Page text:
Your bathroom is the wettest room in your home. Steamy showers, flushing toilets, running sinks, and occasional drips add up to high humidity. And with major moisture comes potential problems: mold and mildew, a funky smell, peeling wallpaper, paint that chips and scratches easily, and even lifting or splitting of laminated plywood vanities. Luckily, proper bathroom ventilation can keep humidity and its resulting issues in check. Here are nine ways to prevent excessive moisture buildup in your bathroom.
Do choose the right bathroom fan.
If you don’t have a window in your bathroom, chances are good the building codes in your city require a bathroom vent fan. These fans pull moisture-laden air out of the room—as well as bathroom odors—and vent them outside. You’ll find several types to choose from, including simple box fans that install in the ceiling, combination bathroom fan/light fixtures, combination bathroom fan/light/heater fixtures, and wall-mount bathroom fans for situations where you must vent the fan through the wall without much ductwork. More often, bathroom fans vent out through a duct running up to the roof.
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Although most bathroom vent fans are quite simple, some have bells and whistles, such as motion sensors that switch the device on when you enter the bathroom and turn it off once you leave. Some units even have a heat exchange function, which uses the vented warm air to heat up incoming cooler air, thus preventing the fan from sucking out your home’s warmth during the winter months. You’ll also find fan/light fixtures with decorative globes and finishes that add a bit of style.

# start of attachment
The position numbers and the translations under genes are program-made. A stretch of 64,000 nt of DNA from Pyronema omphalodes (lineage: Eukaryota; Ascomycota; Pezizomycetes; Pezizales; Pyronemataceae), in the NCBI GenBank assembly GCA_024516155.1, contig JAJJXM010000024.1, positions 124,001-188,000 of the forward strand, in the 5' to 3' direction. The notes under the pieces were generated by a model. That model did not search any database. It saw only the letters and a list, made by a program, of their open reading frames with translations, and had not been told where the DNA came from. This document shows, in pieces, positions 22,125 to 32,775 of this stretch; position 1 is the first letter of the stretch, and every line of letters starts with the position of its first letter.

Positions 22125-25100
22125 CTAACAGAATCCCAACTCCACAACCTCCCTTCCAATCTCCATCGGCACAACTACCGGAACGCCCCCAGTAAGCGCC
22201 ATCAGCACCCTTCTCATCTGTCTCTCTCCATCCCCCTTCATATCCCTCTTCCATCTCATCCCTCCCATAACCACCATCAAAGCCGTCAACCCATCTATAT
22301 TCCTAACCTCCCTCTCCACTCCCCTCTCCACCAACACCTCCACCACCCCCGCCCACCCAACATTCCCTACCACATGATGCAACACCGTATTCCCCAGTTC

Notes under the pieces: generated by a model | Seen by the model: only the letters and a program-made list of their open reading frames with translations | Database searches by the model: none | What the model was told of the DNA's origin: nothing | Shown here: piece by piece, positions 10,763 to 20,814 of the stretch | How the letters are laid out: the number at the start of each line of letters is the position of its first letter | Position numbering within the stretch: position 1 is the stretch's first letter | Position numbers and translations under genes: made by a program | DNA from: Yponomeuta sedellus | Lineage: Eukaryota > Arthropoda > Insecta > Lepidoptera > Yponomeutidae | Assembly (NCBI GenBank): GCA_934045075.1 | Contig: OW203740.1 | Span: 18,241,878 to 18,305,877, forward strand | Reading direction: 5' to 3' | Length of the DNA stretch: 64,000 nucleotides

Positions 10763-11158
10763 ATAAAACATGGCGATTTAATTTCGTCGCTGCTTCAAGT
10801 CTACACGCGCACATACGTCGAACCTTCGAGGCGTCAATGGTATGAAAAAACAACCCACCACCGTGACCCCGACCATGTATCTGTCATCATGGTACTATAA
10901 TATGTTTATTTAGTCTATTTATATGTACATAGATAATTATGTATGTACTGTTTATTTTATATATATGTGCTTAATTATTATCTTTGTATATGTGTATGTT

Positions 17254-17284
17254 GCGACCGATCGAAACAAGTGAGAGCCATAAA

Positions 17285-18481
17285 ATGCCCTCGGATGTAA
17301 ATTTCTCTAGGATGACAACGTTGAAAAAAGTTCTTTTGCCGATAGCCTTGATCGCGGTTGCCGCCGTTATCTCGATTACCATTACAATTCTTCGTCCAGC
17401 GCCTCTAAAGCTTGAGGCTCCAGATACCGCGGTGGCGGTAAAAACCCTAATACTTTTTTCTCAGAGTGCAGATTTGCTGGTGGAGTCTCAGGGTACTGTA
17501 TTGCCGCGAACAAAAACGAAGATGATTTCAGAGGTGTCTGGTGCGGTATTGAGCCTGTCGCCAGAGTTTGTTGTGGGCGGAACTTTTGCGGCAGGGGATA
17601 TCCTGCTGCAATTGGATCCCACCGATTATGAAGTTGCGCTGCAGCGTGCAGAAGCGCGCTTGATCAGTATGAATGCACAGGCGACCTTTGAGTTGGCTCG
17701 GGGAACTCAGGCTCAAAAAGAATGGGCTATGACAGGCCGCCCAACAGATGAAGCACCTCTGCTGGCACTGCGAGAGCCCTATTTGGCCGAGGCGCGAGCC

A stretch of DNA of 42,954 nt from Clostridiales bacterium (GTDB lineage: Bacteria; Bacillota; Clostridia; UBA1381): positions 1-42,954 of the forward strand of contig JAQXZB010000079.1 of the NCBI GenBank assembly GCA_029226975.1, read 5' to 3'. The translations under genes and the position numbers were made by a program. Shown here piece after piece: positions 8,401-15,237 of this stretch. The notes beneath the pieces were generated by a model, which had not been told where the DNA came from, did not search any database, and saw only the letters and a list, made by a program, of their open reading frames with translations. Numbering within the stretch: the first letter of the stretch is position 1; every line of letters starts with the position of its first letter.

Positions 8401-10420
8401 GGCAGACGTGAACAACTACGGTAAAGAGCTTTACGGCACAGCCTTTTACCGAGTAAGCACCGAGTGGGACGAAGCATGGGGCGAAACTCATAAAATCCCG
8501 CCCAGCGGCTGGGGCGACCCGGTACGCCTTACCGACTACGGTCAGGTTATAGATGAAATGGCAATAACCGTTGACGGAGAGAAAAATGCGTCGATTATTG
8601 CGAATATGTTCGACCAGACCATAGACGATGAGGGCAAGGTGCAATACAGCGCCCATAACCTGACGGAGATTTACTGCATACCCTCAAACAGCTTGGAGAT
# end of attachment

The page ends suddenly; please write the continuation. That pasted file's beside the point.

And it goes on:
Don’t forget to measure your bathroom.
Typical building regulations call for a full air exchange—a measurement of the air movement out of a space divided by the square footage of that space—five times per hour, but most contractors and building experts feel that’s actually a bit low, and recommend you choose a fan that provides at least eight full air exchanges per hour. No need to bother with a calculator and mathematical equations, however; you’ll generally get close to that goal by choosing a bathroom fan with a cubic-feet-per-minute (CFM) capacity that’s the same as your bathroom’s square footage. For example, if your bathroom is 80 square feet, you need a vent fan with an 80 CFM capacity. Add an extra 100 CFM if your bathroom sports a jetted tub to compensate for the additional moisture tossed into the air by the water’s agitation.
Do make the right installation decision.
If you’re simply replacing an old bathroom fan with a newer unit, the project is within the realm of most handy DIYers, as you’ll be able to use the existing vents and electrical connections. If working with electricity is not within your comfort range, however, leave the job to a professional. And you’ll need a pro to install a fan in